At the medical clinic on August 17, 2015, Dr. Clinton discussed with Plaintiff the conversation with Dr. Piers. (Id. ¶ 42.) Dr. Clinton informed Plaintiff that the medical staff would continue to monitor his function and make treatment decisions based on the relationship between their observations and his reports of symptoms. Dr. Clinton also reviewed with Plaintiff his sleep log, which reflected that he sleeps through the night. (Id. ¶ 43.) During the clinic visit, Dr. Clinton observed Plaintiff demonstrate excellent function when he got up from his chair and walked in the exam room. (Id. ¶ 44.) Dr. Clinton advised Plaintiff that he would be referred to physical therapy after he was released from one of the secure housing units. Plaintiff agreed with the plan. (Id. ¶ 45.)

         On September 29, 2015, Dr. Clinton met with Plaintiff and the nurse practitioner to discuss several issues. Plaintiff reported that he had noticed some improvement in his pain since starting the new medication and, although he believed that pain affected his ability to function, he reported that he was able to participate in indoor and outdoor recreation. (Id. ¶ 46.) Plaintiff asked that the providers inspect his mattress, which he felt was substandard. Dr. Clinton recommended that he contact the Department of Corrections to evaluate his mattress if he felt it was substandard. Plaintiff requested an MRI. Dr. Clinton advised Plaintiff that an MRI was not indicated as his function was normal. (Id. ¶ 48.) Dr. Clinton ordered an x-ray of Plaintiff's left hip, the results of which were normal. (Id. ¶ 49.) Plaintiff was offered physical therapy at the Maine State Prison in October 2015, which he refused.[3] (Id. ¶ 50.) The decision to send Plaintiff to physical therapy at Maine State Prison rather than at a private facility is based on security concerns and is a decision that is not made by the medical department. (Id. ¶¶ 51 - 52.) Dr. Stockwell has provided Plaintiff with exercises to perform and Plaintiff also participates in yoga as a means to help treat his complaints of hip pain. (Id. ¶ 53.)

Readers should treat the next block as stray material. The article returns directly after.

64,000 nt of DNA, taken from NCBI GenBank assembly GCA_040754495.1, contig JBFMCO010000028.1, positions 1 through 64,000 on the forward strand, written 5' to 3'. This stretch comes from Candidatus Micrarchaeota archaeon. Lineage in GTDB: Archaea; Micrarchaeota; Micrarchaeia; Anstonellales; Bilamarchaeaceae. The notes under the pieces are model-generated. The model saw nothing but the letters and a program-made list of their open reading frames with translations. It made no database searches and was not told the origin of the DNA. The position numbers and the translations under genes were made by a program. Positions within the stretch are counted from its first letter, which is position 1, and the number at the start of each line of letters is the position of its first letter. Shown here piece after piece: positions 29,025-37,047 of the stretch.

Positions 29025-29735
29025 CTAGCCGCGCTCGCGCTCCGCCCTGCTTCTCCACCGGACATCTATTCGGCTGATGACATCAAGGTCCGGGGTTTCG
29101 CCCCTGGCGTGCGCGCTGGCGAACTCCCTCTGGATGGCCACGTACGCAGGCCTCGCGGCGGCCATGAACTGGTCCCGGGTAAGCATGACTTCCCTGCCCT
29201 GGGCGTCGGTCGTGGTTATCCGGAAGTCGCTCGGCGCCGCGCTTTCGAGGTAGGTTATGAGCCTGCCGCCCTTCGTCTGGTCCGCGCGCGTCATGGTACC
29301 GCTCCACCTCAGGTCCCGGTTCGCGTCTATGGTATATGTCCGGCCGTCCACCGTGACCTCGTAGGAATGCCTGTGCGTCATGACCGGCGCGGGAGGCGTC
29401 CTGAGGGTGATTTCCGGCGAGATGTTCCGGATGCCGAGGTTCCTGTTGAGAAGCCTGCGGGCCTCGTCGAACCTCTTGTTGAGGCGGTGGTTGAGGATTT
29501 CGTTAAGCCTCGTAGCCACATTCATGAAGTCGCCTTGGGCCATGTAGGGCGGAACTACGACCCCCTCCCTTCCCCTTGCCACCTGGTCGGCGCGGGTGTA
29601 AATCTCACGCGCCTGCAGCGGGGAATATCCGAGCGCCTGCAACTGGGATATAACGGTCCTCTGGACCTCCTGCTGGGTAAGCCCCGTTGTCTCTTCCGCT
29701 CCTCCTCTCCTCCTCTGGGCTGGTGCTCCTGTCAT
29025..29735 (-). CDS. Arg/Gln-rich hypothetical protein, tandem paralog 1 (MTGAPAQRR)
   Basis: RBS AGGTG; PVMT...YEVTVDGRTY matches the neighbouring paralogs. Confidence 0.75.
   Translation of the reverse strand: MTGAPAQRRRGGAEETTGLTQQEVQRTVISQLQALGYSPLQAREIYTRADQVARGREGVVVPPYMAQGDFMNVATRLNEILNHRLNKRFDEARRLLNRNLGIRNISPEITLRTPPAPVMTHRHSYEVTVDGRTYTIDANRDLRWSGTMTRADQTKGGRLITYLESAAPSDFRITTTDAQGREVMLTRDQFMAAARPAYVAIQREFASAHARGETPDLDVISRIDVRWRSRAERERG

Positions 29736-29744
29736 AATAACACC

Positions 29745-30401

At a clinic visit on or about October 20, 2015, Dr. Clinton explained to Plaintiff that his hip x-rays were normal. Plaintiff again requested an MRI of his right hip. (Id. ¶ 54.) Dr. Clinton advised Plaintiff that given his level of function, an MRI was not necessary. (Id. ¶ 55.) Dr. Clinton and Plaintiff also discussed the fact that Plaintiff was on a list for a new mattress, and Dr. Clinton recommended that he place an extra blanket under his hip for extra cushioning. (Id. ¶ 56.) At the next clinic visit on November 9, 2015, Plaintiff reported improvement in his condition. He reported that his medical issues were being addressed satisfactorily and appropriately. (Id. ¶ 57.)

         On or about January 11, 2016, Dr. Clinton ordered new medical shoes for Plaintiff because the shoes issued by the Department of Corrections had not relieved his pain. Dr. Clinton and Plaintiff discussed that medical shoes would be discontinued if/when his trochanteric pain resolved. (Id. ¶ 58.)

         On February 17, 2016, Plaintiff reported to Dr. Stockwell complaints of hip, groin, and low back pain. Dr. Stockwell examined Plaintiff, reviewed x-rays, and assessed Plaintiff with bilateral greater trochanteric bursitis or more likely bursosis, left groin pain that was likely a muscular strain, back pain, and a dissatisfaction with his medical care. (Id. ¶ 60.) Dr. Stockwell discussed with Plaintiff a trial of prolotherapy. After reviewing materials provided by Dr. Stockwell, Plaintiff decided to proceed with the therapy. Dr. Stockwell subsequently injected both greater trochanteric areas with a dextrose 50% and lidocaine mix. (Id. ¶¶ 62 - 63.)

         When he next met with Plaintiff on March 9, 2016, Dr. Stockwell spent nearly an hour with him discussing his medical condition and answering his questions about his complaints and treatment. (Id. ¶ 68.) Plaintiff declined to proceed with further prolotherapy unless he could have an extra mattress or pain medications as the injection had caused him too much pain. He complained of bruising on his hips and attributed his pain to the lack of a supportive mattress. He also complained of low back pain and requested a back brace. (Id. ¶ 69.) Plaintiff reiterated his request for an MRI because he believed that the medical department was missing something. He was concerned that he could have cancer and that the medical providers would not discover the source of his pain until it was too late to treat the condition. Dr. Stockwell explained that he did not see a medical necessity for an MRI. (Id ...